In the Upper Hunter Valley there is much less rain than in the Lower Hunter Valley. Artificial watering is therefore necessary. The average temperature in January is 22.3 degrees Celsius. Unlike the Lower Hunter Valley at the end of day a cool breeze blows here. The soil is greyish clay mixed with sand and here you will find deep, reddish-brown soil. The summer heat is tempered by the heavy cloud cover in the area. This unique combination of high heat and relatively little sunshine here explains why soft, not too strong, dry wines are made.
Huner Valley produces a lot of white wines.The Chardonnay grape is the most important grape of the Hunter Valley. The wines from this grape are beautiful and elegant, ranging from buttery to fresh and fruity.On more than half of the state area Chardonnay vineyards have been planted. About a quarter of the valley is occupied by the Semillon grape vines which also produce a well-known wine.
The small amount of red wine comes from Shiraz, Cabernet Sauvignon and Pinot Noir.
The Hunter Valley is home to some of the oldest and best-known wine producers in the country. With over 180 years in the business, these producers have a wealth of experience in growing and producing their own unique wine styles.
Famous wine families like the McWilliams‘, Tullochs and Tyrrells all have homes in the Hunter Valley, while names like Murray Tyrrell, Len Evans, Audrey Wilkinson and Maurice O’Shea have become part of the fabric of the region. Visit the internationally-acclaimed Wyndham Estate, one of Australia’s oldest vineyards
While steeped in tradition, the Hunter Valley also boasts new and upcoming talent in the wine industry. As well as the more traditional Hunter Valley wineries, there are also numerous innovative young growers, utilising new techniques to develop new styles and flavours.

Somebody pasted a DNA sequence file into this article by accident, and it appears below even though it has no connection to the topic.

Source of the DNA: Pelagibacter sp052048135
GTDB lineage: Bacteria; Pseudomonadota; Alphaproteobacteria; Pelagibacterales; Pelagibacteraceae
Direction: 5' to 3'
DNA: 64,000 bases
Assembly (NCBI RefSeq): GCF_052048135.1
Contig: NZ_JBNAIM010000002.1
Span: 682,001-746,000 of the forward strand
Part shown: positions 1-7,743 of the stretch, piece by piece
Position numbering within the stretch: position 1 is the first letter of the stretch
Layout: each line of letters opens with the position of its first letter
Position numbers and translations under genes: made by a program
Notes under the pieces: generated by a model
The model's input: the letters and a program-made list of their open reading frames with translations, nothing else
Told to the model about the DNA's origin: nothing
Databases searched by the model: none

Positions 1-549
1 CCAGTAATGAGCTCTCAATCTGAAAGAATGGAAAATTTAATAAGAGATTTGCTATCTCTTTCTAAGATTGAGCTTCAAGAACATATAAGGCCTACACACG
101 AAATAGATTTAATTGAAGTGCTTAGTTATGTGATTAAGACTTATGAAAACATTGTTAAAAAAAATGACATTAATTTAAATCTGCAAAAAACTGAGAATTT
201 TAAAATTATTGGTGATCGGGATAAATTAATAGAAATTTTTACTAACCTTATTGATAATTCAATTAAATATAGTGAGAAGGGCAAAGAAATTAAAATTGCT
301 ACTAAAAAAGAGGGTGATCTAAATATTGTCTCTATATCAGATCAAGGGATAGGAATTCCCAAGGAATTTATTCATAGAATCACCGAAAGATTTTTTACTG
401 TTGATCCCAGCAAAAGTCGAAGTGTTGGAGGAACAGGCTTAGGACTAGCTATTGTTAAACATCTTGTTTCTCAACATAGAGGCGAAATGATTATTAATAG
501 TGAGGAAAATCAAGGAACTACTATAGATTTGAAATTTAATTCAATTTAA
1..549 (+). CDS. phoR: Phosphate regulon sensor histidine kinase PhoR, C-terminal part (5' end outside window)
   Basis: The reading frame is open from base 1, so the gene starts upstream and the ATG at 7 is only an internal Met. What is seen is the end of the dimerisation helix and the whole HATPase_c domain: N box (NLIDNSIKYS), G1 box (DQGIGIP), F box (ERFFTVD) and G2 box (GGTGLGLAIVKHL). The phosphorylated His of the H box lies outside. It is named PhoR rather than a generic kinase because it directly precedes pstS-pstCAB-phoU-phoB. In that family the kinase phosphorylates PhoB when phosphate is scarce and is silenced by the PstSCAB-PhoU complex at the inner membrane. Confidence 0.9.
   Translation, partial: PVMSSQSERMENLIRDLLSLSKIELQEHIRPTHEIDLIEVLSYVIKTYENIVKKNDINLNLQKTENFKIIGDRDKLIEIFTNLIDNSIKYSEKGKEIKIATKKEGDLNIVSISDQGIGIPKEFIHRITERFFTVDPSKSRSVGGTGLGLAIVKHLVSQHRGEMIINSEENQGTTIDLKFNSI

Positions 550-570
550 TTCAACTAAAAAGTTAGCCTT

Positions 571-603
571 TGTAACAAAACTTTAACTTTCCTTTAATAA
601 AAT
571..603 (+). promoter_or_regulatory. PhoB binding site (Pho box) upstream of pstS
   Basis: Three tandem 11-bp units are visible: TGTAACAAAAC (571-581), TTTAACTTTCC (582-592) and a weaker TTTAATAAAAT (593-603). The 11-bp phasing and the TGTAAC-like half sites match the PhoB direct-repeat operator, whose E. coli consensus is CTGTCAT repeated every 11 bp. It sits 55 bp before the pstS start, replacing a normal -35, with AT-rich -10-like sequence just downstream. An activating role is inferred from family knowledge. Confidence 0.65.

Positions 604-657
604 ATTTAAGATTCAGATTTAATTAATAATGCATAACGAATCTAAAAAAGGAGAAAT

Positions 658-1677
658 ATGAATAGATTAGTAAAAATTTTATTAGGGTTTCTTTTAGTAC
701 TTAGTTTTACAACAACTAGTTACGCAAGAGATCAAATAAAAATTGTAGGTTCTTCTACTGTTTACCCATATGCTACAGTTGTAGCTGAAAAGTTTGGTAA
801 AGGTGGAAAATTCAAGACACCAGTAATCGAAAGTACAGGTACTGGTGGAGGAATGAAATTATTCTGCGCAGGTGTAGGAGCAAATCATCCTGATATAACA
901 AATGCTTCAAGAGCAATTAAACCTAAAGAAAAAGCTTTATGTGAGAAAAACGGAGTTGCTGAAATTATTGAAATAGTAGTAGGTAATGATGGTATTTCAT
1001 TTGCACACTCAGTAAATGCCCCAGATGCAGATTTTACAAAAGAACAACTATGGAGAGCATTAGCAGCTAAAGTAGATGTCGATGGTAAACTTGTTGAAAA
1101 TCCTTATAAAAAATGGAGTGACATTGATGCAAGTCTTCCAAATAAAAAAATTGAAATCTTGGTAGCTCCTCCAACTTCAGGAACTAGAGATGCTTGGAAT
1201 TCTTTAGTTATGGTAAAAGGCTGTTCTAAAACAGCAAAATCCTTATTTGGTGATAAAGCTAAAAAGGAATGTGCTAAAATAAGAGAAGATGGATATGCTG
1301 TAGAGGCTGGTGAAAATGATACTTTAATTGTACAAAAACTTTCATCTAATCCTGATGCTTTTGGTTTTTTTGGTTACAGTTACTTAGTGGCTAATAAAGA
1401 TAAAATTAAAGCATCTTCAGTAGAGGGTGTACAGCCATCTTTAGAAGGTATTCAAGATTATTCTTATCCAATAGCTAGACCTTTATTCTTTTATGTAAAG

At many of the cellar doors you can sample a broad selection of wines, or join a wine tasting master class which includes rare vintages. Some cellar doors you can visit by simply turning up, but others require advance bookings. Spend the night in boutique guest houses or dine in top quality restaurants featuring some of the world’s finest wines in the historic towns of Pokolbin, Wollombi, Broke, Lovedale and Maitland. On a specialised wine tour you can visit several wineries in a day, including some of the latest winemakers.
Today, the Hunter Valley is certainly one of Australia’s most well-known wine regions, which, since its foundation, has produced many fine, world recognised wines. There are over 150 wineries producing a wide array of exceptional wines reflective of their origin, of which the Chardonnay grape takes the biggest part.
I have reviewed some of Hunter Valley’s great Chardonnays here.
If you have visited this area, you will certainly affirm the quality of the wines, and in particular the Chardonnay. Let me know which Chardonnay from this area you prefer. Feel free to leave a comment or your question and I will come back to you within 24 hours.